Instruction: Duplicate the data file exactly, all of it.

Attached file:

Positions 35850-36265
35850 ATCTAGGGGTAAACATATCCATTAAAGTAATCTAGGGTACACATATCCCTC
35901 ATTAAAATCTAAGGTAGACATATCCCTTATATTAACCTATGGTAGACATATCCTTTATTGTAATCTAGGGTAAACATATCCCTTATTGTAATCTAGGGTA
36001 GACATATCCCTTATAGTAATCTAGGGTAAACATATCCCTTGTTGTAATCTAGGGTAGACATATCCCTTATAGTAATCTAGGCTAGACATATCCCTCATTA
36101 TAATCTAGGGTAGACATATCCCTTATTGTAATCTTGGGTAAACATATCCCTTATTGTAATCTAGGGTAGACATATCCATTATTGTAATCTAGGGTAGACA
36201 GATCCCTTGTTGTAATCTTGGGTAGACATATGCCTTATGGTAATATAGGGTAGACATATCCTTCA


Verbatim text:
Positions 35850-36265
35850 ATCTAGGGGTAAACATATCCATTAAAGTAATCTAGGGTACACATATCCCTC
35901 ATTAAAATCTAAGGTAGACATATCCCTTATATTAACCTATGGTAGACATATCCTTTATTGTAATCTAGGGTAAACATATCCCTTATTGTAATCTAGGGTA
36001 GACATATCCCTTATAGTAATCTAGGGTAAACATATCCCTTGTTGTAATCTAGGGTAGACATATCCCTTATAGTAATCTAGGCTAGACATATCCCTCATTA
36101 TAATCTAGGGTAGACATATCCCTTATTGTAATCTTGGGTAAACATATCCCTTATTGTAATCTAGGGTAGACATATCCATTATTGTAATCTAGGGTAGACA
36201 GATCCCTTGTTGTAATCTTGGGTAGACATATGCCTTATGGTAATATAGGGTAGACATATCCTTCA